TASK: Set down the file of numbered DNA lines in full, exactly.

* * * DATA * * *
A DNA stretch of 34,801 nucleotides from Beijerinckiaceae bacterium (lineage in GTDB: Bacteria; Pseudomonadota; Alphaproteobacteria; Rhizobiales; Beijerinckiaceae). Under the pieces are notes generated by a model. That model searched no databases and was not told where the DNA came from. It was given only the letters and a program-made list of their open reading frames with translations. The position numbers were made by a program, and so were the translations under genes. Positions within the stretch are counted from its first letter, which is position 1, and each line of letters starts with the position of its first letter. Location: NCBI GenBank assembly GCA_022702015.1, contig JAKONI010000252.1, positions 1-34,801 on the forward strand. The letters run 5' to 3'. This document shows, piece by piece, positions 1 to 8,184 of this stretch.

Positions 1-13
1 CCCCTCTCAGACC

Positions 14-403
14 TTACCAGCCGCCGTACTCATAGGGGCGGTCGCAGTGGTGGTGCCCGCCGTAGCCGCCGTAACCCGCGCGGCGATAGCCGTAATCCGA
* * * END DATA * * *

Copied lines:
A DNA stretch of 34,801 nucleotides from Beijerinckiaceae bacterium (lineage in GTDB: Bacteria; Pseudomonadota; Alphaproteobacteria; Rhizobiales; Beijerinckiaceae). Under the pieces are notes generated by a model. That model searched no databases and was not told where the DNA came from. It was given only the letters and a program-made list of their open reading frames with translations. The position numbers were made by a program, and so were the translations under genes. Positions within the stretch are counted from its first letter, which is position 1, and each line of letters starts with the position of its first letter. Location: NCBI GenBank assembly GCA_022702015.1, contig JAKONI010000252.1, positions 1-34,801 on the forward strand. The letters run 5' to 3'. This document shows, piece by piece, positions 1 to 8,184 of this stretch.

Positions 1-13
1 CCCCTCTCAGACC

Positions 14-403
14 TTACCAGCCGCCGTACTCATAGGGGCGGTCGCAGTGGTGGTGCCCGCCGTAGCCGCCGTAACCCGCGCGGCGATAGCCGTAATCCGA